The present invention will now be described more specifically referring to the following non-limitative example. In the example, "gas permeability" is indicated by the permeation amount of oxygen gas as determined under a differential pressure of 1 kg/cm2 and "swelling rate" is indicated by the number of swelled portions which can be visually observed on surfaces of a sheet of 10×10 (cm) area after immersing the sheet in a methanol solution a whole day and night.
Phenolic thermosetting resin adhesives (product No. PL-2801, made by Gunei Kagaku Co., Ltd.) put in a vessel were disposed within a pressure reduction device. Separately, a graphite sheet (GRAFOILŽ, made by Union Carbide Co., Ltd.) was disposed in the same pressure reduction device.
A pressure inside the device was reduced by evacuation using a vacuum pump to about 50 Torr. About one minute after the evacuation, the low boiling point ingredients in the adhesives began to vaporize. At this point, an atmospheric pressure in the device was once returned to the ambient pressure and the degased sheet was completely immersed in the degased adhesive solution.
Then, the pressure inside the device was again reduced to about 50 Torr by the evacuation, the pressure was returned to the ambient pressure when gas bubbles began to evolve from the adhesives and subsequently, the inside pressure of the vessel was reduced again to about 50 Torr. The above-mentioned operation were repeated three times.
Then, the graphite sheet was taken out and the adhesives deposited on the surfaces thereof were removed. Subsequently, the sheet was subjected to hot press at 140° C. under the pressure of 1 kg/cm2 for 20 min.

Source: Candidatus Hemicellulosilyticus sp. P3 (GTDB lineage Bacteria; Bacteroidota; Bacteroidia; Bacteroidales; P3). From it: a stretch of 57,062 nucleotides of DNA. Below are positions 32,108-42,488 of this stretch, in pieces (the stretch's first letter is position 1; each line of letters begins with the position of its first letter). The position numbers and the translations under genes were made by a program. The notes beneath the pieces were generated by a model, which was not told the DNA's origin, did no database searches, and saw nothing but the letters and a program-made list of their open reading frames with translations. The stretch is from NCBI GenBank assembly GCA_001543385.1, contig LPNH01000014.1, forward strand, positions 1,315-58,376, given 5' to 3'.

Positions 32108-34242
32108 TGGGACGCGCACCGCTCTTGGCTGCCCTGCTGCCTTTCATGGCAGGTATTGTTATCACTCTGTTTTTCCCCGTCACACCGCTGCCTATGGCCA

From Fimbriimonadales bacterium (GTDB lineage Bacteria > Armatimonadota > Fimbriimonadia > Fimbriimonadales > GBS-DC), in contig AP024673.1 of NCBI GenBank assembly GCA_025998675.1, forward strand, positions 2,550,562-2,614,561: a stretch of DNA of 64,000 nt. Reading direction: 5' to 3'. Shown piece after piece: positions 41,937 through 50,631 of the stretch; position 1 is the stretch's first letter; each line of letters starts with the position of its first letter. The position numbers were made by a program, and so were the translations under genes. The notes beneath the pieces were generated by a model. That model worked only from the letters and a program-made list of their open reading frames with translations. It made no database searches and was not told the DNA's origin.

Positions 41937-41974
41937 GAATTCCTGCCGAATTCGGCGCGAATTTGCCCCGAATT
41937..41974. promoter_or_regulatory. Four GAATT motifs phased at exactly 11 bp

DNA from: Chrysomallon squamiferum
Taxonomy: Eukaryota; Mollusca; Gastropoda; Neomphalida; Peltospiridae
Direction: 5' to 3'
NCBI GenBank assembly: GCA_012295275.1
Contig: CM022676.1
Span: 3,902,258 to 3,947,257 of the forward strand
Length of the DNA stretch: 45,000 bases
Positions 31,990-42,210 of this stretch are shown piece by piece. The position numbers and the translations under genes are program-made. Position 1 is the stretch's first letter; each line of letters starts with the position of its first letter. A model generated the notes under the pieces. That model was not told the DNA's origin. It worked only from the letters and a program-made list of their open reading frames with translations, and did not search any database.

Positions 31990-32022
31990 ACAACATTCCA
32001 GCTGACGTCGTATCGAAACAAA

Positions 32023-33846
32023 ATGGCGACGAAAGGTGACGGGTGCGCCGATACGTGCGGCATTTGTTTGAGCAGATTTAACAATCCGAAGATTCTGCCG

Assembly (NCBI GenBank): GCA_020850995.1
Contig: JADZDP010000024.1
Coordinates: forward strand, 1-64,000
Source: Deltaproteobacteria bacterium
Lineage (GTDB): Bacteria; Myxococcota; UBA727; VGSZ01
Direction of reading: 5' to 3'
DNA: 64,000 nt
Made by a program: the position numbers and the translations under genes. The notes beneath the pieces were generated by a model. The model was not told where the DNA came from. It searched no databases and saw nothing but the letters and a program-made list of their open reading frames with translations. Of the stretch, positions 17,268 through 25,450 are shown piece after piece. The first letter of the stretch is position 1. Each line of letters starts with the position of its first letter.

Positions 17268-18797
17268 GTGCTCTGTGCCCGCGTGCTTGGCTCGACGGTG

The physical properties of the thus obtained sheet are shown in the table in comparison with those of the sheet before treatment. The relationship between the content of the phenol in the sheet and the degree of improvement in the tensile strength thereof is shown in FIG. 1.
TABLE______________________________________Physical properties of the sheet before and afterthe treatment according to the present invention Before After treatment treatment______________________________________Gas permeability 2.88 × 10.sup.-5 1.08 × 10.sup.-5(cm.sup.2 /sec. mm Aq)Swelling rate 120 2(number per 10 cm × 10 cm)Tensile strength 0.28 0.91(kg/cm.sup.2)Weight 4.01 4.46(g, 10 cm × 10 cm specimen)______________________________________
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|U.S. Classification||427/294, 428/524, 427/370, 428/408, 427/388.5|
|International Classification||C01B31/04, C08J5/24, C04B35/52, B29L7/00, B29C70/06, H01M8/02, H01M4/96, C04B41/83, C04B35/536|
|Cooperative Classification||Y10T428/31942, Y10T428/30, H01M4/96, H01M8/0213, C04B35/536|
|European Classification||H01M4/96, H01M8/02C2C, C04B35/536|
|Apr 3, 1985||AS||Assignment|
Owner name: KUREHA KAGAKU KOGYO KABUSHIKI KAISHA, 9-11 HORIDOM
Free format text: ASSIGNMENT OF ASSIGNORS INTEREST.;ASSIGNORS:FUKUDA, HIROYUKI;SHIGETA, MASATOMO;KAJI, HISATSUGU;AND OTHERS;REEL/FRAME:004396/0087
Effective date: 19850325
|Aug 28, 1991||FPAY||Fee payment|
Year of fee payment: 4
|Oct 17, 1995||REMI||Maintenance fee reminder mailed|
|Mar 10, 1996||LAPS||Lapse for failure to pay maintenance fees|
|May 21, 1996||FP||Expired due to failure to pay maintenance fee|
Effective date: 19960313